Talkin' Bout A Revolution

By Karl Castaneda

At E3 in 2004, it was the year of the handhelds. Sony was unveiling the final version of its PSP, which was to be their golden entrance into the realm of portable gaming. Nintendo had their answer, though; the Nintendo Dual Screen was out and about for everyone to see (and touch, as well). While everyone admired Nintendo for bringing something new to the table, nobody was sure if a touch screen and microphone would change the industry as we know it. It was definitely a rocky start for the fledgling console, but we’re now seeing the fruits of labor ripen, and I think we can all agree that there’s a bright future for Nintendo in that respect.

But there was something else at the Electronic Entertainment Expo that stuck with gamers – Satoru Iwata, Nintendo Co. Ltd. President, spoke (albeit briefly) about the company’s next foray into home consoles, dubbing the project hardware that would spark a revolution, of sorts. Since then, the not-yet-named platform has retained that namesake, and pretty much every Nintendo fan from the students of Super Mario Bros. to the admirers of Pikmin have been waiting for this so-called Nintendo Revolution.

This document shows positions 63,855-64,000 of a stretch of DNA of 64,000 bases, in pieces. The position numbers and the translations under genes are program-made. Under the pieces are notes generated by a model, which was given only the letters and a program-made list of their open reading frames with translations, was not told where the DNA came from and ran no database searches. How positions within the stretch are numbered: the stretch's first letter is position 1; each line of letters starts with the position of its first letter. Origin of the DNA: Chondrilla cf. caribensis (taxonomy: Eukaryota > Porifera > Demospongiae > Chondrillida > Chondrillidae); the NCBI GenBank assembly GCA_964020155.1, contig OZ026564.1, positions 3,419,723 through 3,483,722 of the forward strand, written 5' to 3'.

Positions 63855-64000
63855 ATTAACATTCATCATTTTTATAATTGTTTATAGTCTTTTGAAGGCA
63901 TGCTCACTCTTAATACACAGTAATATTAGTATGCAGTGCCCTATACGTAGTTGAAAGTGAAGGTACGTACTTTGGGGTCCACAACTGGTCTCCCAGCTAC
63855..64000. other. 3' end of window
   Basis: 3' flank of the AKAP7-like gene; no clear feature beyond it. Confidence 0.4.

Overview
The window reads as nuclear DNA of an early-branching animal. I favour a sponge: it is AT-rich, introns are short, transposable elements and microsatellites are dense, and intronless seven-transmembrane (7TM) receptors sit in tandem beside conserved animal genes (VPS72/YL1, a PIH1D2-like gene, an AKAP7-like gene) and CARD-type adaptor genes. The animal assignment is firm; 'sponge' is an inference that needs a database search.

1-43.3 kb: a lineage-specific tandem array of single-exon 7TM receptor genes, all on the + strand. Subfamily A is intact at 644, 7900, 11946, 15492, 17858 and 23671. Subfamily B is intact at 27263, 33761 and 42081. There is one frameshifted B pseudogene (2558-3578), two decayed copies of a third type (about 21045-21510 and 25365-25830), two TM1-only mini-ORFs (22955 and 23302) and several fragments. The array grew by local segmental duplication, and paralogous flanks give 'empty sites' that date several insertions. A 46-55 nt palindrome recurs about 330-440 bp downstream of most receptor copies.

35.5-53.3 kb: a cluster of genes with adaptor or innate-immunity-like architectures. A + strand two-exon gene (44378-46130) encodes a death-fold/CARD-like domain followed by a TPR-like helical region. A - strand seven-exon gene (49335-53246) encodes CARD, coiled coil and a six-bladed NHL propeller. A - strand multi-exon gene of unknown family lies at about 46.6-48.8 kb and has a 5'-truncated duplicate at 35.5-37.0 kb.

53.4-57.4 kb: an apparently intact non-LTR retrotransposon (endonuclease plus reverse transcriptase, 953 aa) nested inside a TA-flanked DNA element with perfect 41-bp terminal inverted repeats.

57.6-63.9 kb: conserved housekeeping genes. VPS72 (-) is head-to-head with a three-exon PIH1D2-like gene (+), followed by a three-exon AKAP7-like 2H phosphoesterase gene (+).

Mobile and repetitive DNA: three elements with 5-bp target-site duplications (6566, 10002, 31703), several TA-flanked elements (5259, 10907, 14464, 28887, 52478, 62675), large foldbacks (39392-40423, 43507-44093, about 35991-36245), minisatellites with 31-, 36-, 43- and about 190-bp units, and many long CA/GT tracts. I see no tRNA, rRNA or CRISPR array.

The Nintendo Revolution controller. A Revolution or a Diaster waiting to happen?

Nintendo has finally Unvieled their controller for the Nintendo Revolution. Check out the article here at IGN.com.

And let me tell you I was caught off guard on this big suprise by Nintendo. I was expectiing some kind of configurable layout controller that will allow you to play all the old classic games from the NES, SNES, N64 and Gamecube. But I was so dead wrong. After reading the article at IGN this could be a revolution in gameplay. But at the same time you can also be scaring people away with a freaking remote control.